Role of Defensins in Immune Response



Role of defensins in innate immune response

The germ line-encoded receptors on epithelial cells and phagocytes act as sentinels of the host–environment boundary. The innate immune system relies on these receptors. These pattern-recognition receptors (PRRs) recognize conserved pathogen-associated molecular patterns such as lipopolysaccharide (LPS), peptidoglycan, zymosan and possibly isoleucine.[23] These PRRs initiate an appropriate antimicrobial response and try to contain the infection, which involves the up-regulation of specific antimicrobial peptides including defensins.

The second major task of innate immune system is to activate adaptive immune response against the invading organism.

Recent data suggests that defensins may play a key role in:

Recruitment Activation of the appropriate adaptive effector response.[24]

Role of defensins in adaptive immune response

Adaptive immune response comes into play in periodontitis after the first line of defense has been breached. Defensins are produced by the junctional and sulcular epithelium in the cells traversing the epithelium, as an important weapon of adaptive immune response. They directly kill a range of bacteria (both Gram-positive and Gram-negative species), fungi, and some viruses.

Defensins exihibit stimulatory effects on humoral and cell-mediated immune elements which illustrate their role in adaptive immune response.[23],[24]

Human α-defensin are chemotactic to monocytes, dendritic and T-cell at 10–10 M concentration, suggesting their importance in shaping the adaptive immune response.

A. Human β-defensins are chemotactic for dendritic and memory T-cell through the chemokine receptor CCR6.[25] In a murine model, human neutrophil defensins when delivered intra-nasally with ovalbumin, show enhanced systemic adaptive immune response by increasing antigen-specific IgG and IgM levels in serum.[26] β-defensin gene expression, and their up-regulation in the presence of bacterial LPS and TNF-α emphasize that these molecules function to protect the host against microbial pathogenesis at the critical confrontation sites.

 Gingival Defensins



Defensins have been associated with saliva.[4],[20] They are also present in the. The oral, sulcular/pocket, junctional epithelia, as well as dentogingival junction, are all associated with defensin expression. They are also associated with discrete areas of the underlying connective tissue in association with polymorphonuclear leukocytes.

More specifically,

The β-defensin hBDl, hBD2[27] and hBD3[28] are all found in the oral and sulcular/pocket epithelium but not in the junctional epithelium The mRNA is found principally in the suprabasal layers of the epithelium hBDl and hBD2 messages are most significantly expressed in the spinous layer Peptide is found primarily in the upper spinous and granular layers, with a tendency for hBD2 to be found slightly more suprabasally than the hBDl.

Dunsche et al.[28] reported a slight decrease in expression of these molecules in inflamed tissue in comparison to healthy, as detected with reverse transcriptase-polymerase chain reaction.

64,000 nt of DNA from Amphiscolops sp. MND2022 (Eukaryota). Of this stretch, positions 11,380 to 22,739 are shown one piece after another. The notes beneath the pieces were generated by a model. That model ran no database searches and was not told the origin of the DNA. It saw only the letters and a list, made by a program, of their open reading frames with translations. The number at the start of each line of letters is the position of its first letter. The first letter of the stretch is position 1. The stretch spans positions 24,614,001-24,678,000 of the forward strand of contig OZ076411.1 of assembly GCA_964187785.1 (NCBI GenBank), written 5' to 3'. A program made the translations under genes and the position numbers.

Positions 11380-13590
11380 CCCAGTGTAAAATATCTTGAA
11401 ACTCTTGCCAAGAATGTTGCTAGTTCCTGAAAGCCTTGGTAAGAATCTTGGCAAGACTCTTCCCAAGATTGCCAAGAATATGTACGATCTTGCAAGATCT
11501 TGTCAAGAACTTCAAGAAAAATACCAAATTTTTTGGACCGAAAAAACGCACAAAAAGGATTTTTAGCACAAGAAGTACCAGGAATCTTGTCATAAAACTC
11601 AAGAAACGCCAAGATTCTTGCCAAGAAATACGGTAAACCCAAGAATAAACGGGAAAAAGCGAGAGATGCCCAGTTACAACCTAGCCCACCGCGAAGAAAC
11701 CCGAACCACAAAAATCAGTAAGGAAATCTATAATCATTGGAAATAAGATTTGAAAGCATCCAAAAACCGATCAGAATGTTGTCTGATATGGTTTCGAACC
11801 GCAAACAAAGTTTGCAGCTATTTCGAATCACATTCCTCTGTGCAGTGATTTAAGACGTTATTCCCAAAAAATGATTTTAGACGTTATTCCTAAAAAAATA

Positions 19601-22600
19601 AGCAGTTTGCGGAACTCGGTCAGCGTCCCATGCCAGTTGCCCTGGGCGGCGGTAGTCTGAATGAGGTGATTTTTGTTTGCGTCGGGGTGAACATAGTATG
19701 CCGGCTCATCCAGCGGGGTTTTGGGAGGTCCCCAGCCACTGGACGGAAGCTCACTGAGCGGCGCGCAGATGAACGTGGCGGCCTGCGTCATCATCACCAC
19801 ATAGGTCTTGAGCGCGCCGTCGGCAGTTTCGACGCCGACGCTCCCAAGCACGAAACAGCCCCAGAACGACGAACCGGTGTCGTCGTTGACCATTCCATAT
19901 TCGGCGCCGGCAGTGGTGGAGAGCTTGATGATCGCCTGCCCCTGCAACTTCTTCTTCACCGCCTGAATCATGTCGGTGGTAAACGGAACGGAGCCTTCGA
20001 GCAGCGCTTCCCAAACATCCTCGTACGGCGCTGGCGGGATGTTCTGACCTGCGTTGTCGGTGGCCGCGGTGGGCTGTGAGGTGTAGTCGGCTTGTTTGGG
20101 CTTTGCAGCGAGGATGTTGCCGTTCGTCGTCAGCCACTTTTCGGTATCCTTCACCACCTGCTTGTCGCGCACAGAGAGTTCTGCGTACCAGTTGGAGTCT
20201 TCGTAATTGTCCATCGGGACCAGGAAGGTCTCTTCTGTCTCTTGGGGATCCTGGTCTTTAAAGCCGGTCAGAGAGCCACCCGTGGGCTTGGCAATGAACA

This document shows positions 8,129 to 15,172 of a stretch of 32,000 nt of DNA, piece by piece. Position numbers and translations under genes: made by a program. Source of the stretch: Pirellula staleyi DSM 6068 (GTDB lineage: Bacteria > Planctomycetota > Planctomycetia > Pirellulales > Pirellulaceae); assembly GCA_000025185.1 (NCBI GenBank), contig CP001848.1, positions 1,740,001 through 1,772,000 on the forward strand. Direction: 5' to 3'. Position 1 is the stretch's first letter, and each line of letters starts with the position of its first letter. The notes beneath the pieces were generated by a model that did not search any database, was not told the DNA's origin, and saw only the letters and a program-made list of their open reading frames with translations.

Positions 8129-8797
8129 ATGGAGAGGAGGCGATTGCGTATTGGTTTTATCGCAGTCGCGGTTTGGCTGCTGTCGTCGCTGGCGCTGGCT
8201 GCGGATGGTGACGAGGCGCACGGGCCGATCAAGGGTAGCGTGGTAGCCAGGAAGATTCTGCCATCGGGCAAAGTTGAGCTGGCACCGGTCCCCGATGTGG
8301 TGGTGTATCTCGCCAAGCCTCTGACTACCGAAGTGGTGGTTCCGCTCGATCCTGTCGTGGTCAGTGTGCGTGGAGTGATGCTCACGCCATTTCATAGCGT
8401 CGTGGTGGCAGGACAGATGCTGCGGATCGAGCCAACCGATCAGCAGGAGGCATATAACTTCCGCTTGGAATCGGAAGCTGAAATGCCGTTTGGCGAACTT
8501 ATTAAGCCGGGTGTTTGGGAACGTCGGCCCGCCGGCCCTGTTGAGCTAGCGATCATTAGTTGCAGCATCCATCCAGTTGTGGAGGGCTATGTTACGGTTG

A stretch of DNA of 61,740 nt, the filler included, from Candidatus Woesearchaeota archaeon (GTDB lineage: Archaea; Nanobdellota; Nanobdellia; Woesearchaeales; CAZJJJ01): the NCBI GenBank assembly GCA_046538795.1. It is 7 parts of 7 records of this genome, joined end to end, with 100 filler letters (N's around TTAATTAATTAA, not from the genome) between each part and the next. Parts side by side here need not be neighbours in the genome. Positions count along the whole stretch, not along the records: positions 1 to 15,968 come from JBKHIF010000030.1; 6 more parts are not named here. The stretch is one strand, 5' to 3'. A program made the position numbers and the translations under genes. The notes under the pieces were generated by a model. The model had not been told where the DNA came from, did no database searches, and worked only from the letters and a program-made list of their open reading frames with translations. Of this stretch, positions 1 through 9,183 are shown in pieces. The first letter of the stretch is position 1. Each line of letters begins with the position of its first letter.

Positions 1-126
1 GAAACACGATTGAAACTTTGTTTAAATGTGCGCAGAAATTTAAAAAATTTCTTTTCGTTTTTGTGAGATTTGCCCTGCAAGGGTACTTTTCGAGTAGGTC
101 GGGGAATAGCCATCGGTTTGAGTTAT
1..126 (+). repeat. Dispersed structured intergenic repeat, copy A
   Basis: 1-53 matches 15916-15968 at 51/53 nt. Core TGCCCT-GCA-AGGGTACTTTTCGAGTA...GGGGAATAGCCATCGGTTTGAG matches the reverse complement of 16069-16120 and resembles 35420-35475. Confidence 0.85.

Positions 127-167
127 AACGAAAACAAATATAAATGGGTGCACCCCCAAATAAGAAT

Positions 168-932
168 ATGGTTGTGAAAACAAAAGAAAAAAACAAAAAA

The absence of the β-defensin from the junctional epithelium and the tendency for expression to be concentrated in well-differentiated epithelium suggests that defensin production is linked to epithelial differentiation, to support this concept a study was done by Abiko et al.

In contrast to the epithelially expressed β-defensin, the α-defensin (HNP1-3) are found in the junctional epithelium, but always in close association with positively staining neutrophils, which pass through the tissue even in health.

 Periodontal Disease and Defensins



Periodontitis is a common chronic infectious disease associated with the formation of a predominantly Gram-negative anaerobic biofilm in the gingival crevice or periodontal pocket.

Defensins in the oral cavity inhibit IL-1β-induced secretion of IL-8 in both gingival epithelial cells (GECs) and THP-1 cells. This anti-inflammatory activity is associated with a reduction in activation of nuclear factor-κB, suggesting that they can act both as an anti-biofilm agent in an anaerobic environment and as an anti-inflammatory agent in infected tissues. They exert proinflammatory effects on various immune cells. hBDs induce cyclooxygenase-2 expression and prostaglandin E2 synthesis in human gingival fibroblasts.

In the environment of the periodontal pocket, bacterial tissue invasion and high levels of protease activity cause increased levels of activated α 2-macroglobulin, which is the major serum protease inhibitor and upon activation it binds to defensin peptide.[29] The defensin α 2-macroglobulin interaction may constitute an important mechanism in the host–pathogen interaction. This interaction leads to direct deactivation or clearance of defensins by dermatan sulfate and α 2-macroglobulin. Hence, defensin levels will be decreased by activated α 2-macroglobulin.

In addition to their direct antimicrobial activity, hBDs are constitutively expressed by GECs. hBDs directly stimulate antigen-presenting dendritic cells and memory T-cell, and thus can link innate and adaptive immune responses.[30],[31] They also provoke efficient epithelial barrier repair to limit entry of invading bacteria.[32] Antimicrobial peptides provide multiple benefits as frontline defense molecules, and are particularly important in the oral cavity in which the health of the tissue depends on the balance between commensal (nonpathogenic) and pathogenic microbes and host defenses [Table 3].{Table 3}

 Future Paradigms



Hence, the past research establishes the fact that defensins play a major role in adaptive and innate immunity. However, less research has been focused on the pharmaceutical application of defensins as an alternative to circumvent microbial adaptive resistance and toxicity associated with conventional antibiotics.

Defensins might serve as immuno-modulators to activate the immune system suppressed by infection and inflammation. The current knowledge of defensins envisages the possibility of their utilization as a new class of natural antibiotics to overcome microbial adaptive resistance to existing conventional antibiotics. In future studies, the role of defencins will be elucidated for the antimicrobial activity.[42]